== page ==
Figure 6 compares the WRF snapshot at 12:18:00, the WRF 2 min average, and the WRF 5 min average. The UF profiles from both the WRF 2 min average and the WRF 5 min average are in very good agreement with that from the WRF snapshot; this consistency is also shown in MF and profiles (Fig. 6b and c, respectively), indicating that the updraft properties are statistically similar throughout the 5 min in this case. Figure 6 also compares the profiles from WRF outputs with those from the 3FullGrid simulation. As expected, the UF profiles from 3FullGrid simulation are in very good agreement with the WRF output for all thresholds (Fig. 6a, RMSE <0.004) but show an underestimation by ∼0.01 at 5.3 km a.g.l. For reference, 1 % difference in the updraft fraction corresponds to 25 km2 for a 50 km×50 km retrieval domain. All the retrieved profiles of the coherent updraft fraction exhibit considerable differences from the WRF output above 6 km a.g.l. (Figs. 7 and 8). In general, the retrieved updraft fractions increase above 6 km a.g.l., while the WRF output indicates that the updraft fraction decreases.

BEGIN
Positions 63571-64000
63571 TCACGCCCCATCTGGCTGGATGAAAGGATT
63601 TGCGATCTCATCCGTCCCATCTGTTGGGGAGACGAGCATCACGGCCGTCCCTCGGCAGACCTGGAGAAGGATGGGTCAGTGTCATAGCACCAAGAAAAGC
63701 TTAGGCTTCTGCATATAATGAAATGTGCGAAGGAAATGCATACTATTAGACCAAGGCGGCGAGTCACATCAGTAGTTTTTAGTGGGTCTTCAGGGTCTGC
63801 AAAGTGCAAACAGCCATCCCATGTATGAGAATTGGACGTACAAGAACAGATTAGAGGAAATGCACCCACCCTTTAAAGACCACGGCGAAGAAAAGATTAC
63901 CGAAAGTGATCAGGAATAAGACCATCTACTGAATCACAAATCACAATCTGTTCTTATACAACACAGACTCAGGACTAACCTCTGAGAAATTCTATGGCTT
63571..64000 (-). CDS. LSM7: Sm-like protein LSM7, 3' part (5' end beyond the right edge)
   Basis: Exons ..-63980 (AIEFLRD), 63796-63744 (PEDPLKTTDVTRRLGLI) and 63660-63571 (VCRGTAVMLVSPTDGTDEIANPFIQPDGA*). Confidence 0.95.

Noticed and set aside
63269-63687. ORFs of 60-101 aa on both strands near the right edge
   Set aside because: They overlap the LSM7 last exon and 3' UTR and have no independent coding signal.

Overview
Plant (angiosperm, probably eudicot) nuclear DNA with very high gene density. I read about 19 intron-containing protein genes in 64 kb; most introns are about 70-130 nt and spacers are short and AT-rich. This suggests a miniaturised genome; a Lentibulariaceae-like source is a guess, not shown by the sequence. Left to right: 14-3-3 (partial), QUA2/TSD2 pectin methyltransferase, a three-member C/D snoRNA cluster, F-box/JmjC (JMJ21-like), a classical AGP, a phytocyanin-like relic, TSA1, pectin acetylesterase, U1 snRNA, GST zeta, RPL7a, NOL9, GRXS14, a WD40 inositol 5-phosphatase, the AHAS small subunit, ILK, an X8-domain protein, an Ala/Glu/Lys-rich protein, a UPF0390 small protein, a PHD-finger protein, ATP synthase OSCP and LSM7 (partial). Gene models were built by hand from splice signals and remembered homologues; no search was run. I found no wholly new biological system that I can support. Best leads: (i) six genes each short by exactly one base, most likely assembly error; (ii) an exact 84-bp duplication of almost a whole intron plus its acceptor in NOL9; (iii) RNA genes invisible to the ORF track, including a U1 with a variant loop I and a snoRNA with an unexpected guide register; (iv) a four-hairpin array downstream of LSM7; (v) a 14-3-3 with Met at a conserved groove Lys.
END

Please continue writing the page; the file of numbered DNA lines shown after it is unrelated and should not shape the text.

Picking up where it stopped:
Figure 6b and c show MF and profiles, respectively, from simulated wind retrievals for 3FullGrid together with those from the WRF output. The MF and profiles in Fig. 6b and c are coupled with updraft areas for updraft values larger than 10 m s−1 (MF10, ) and for velocities larger than 5 m s−1 (MF5, ). For the WRF output, the peaks of MF values are found at heights between 5 and 7 km a.g.l., and the MF10 values are generally half of MF5. The 3FullGrid simulation (Fig. 6b) captures those features well, but the maximum values at 5.25 km a.g.l. are slightly underestimated as MF5 decreases by up to 0.05 (RMSE of 0.02 ). Since the values are well estimated (RMSE of 0.15 m s−1 for ), the underestimation is driven by the small underestimation of UF (by 0.01, Fig. 6a).